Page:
Goat Head responds to John Moore:

"On the other hand, everyone is compelled to pursue survival and transmit their genes to future generations"

John, this is demonstrably untrue. Look around. The non immigrant birth rate in the US is below replacement. We obviously are not "compelled".

Homosexuality being celebrated and encouraged. Completely at odds with transmitting genes to future generations.

Also, you say, "the most powerful tool humans have for their genetic survival is cooperation. It's what we do best. Remember, we're not talking about individual survival or short-term survival. The goal is long-term survival for the whole species."

Again, easily disproved. Historically what we do best is conflict, not cooperation. A simple perusal of a reputable history text should suffice.

Evolution is all about short term survival. If it could be said to have a "goal", it is only for an individual to survive long enough to reproduce. This idea of a species having evolutionary goals is wishful thinking on your part.

Unless, of course, you think an outside intelligence is directing evolution. Or if you think the system was designed for a certain end. Perhaps that is where you are going with this.

Interesting.

From the "cheap seats",

Goat Head 5

The Goat Head lobs a few questions from the cheap seats for John Moore:


Do you think there are genes that code for moral behavior?

If so, how do these "genes" compel us to act morally? Is behavior genetically determined?

Do we have any free will or volition to act in a way contrary to what our genes code for?

Just wondering,

Goat Head 5

You ask several good questions, Goat Head.

Birth rates declining? Homosexuality on the rise? This is because sheer numbers of babies don't give you the best chance at long-term survival. It's more important to raise a few children well rather than having a lot of poorly raised children who might never give you grandchildren.

Conflict or cooperation? It's both. We cooperate with those on our team in conflict with other teams.

Evolution doesn't have a goal; we are the ones with the goal. Our goal must be long-term survival. It's no good to have lots of kids if you don't have any grandkids.

Certainly our genes affect our behavior in many ways. Humans are very sociable beings, and we cooperate well. This probably has genetic underpinnings, although cooperation itself isn't necessarily moral.

No, I don't think we have free will. Our volition is simply to do what our genes make us want to do.

JM - "No, I don't think we have free will. Our volition is simply to do what our genes make us want to do."

Then why do we bother with rules/laws or punish people for breaking them. In your world no one can be held responsible.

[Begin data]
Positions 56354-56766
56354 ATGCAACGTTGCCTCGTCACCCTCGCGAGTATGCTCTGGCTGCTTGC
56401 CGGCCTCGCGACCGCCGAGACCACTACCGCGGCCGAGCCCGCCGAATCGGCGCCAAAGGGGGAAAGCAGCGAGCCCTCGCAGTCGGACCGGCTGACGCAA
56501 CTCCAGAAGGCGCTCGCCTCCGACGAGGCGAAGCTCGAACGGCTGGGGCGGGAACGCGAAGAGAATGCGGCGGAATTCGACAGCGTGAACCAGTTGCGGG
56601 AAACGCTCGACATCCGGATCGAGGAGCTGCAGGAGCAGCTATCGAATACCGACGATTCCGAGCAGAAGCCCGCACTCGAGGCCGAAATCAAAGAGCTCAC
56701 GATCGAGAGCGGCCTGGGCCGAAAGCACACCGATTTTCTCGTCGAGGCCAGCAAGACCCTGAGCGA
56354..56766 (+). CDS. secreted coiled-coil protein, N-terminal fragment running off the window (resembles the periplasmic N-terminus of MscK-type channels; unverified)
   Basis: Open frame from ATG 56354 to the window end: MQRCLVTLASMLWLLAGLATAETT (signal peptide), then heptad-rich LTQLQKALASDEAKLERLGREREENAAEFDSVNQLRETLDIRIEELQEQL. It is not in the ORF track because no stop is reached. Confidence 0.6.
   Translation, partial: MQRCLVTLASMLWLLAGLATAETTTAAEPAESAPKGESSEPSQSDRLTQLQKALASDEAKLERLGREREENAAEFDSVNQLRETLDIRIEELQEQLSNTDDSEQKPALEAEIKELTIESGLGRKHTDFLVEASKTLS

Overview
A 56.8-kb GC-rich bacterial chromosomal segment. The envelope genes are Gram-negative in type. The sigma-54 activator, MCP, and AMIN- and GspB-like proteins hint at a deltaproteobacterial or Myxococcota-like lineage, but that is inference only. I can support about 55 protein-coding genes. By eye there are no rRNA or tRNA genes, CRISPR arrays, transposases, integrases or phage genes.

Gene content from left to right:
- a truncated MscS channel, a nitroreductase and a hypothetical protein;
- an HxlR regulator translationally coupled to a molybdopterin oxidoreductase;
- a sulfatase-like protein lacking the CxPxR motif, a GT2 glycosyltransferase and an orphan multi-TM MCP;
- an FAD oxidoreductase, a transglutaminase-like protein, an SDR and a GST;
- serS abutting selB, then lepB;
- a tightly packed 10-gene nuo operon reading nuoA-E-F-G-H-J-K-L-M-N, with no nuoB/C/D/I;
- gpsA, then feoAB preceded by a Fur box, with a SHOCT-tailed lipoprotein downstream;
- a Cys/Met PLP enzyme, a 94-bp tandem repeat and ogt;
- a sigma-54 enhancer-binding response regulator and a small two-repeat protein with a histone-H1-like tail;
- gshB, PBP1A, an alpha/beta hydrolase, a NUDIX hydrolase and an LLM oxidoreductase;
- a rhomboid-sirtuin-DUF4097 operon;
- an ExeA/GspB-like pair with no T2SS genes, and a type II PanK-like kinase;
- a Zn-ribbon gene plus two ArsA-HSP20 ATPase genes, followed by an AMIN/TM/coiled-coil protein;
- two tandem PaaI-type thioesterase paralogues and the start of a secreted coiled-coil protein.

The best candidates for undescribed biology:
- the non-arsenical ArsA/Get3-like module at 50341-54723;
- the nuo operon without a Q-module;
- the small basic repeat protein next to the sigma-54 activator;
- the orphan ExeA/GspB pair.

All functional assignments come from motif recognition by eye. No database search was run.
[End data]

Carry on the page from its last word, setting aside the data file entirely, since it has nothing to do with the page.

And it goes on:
A reply to John Moore:

Thanks for your answers to my questions.

Denying free will, being a determinist, whether a religious one like Calvinists or an Atheistic one, is difficult. Living, as we all must, with the illusion that we are making actual choices, when we know we really are puppets, whether of our genes or of an all determining God, is very depressing.

You have my sympathies.

Goat Head 5

The Goat Head to John Moore"

"Birth rates declining? Homosexuality on the rise? This is because sheer numbers of babies don't give you the best chance at long-term survival. It's more important to raise a few children well rather than having a lot of poorly raised children who might never give you grandchildren"

John, that isn't the way natural selection works. As someone once said, "Quantity has a quality all its own."

That low birth rate "quality" thing doesn't work when other nearby populations are having nine kids to a family. In that equation your genes lose, big time. The low birth rate "quality" trait is selected against. Any competent biologist would tell you this.

Goat Head 5

Robert suggested that without free will "no one can be held responsible."

Being "responsible" means nothing more than enjoying the benefits or suffering the ill effects of the things we do. It's not a question of what we should get.

Why punish criminals when they don't have free will? Because some harm came from them, and we want to avoid getting more of that harm.

It's not that the criminal has some kind of evil spirit. It's just that the criminal happened to do something we don't like. And we expect he'll do it again if we don't stop him.

If we are puppets, then there must be a puppet-master. But we aren't puppets. No one planned our fate ahead of time.

Is God your puppet-master? That's what sounds depressing to me. Maybe you'd have a greater sense of freedom without clinging to this God concept.

The video contains a strange contrast. In describing the atheist's first "factual error", Alan Shlemon refers to the contrast between "absolute" and "relative" morality, indicating that God provides mankind with absolute morality. Then in discussing the atheist's second "factual error", Mr. Shlemon explains that God had one set of rules for the Israelites before Christ, as expressed in Levitical law, and then a different set of rules under the "new covenant" as implemented by Christ.

What is "absolute" about a set of rules when they can be summarily changed by a "new covenant"?

I think the real problem here for Christians is actually the assertion of biblical inerrancy. If all of the bible must be right, then God's moral law cannot be absolute, because He changed it over time. On the other hand, if God's moral law as expressed by Jesus must be right, then clearly it must be admitted that there was something wrong about the previous law. It can't all be right.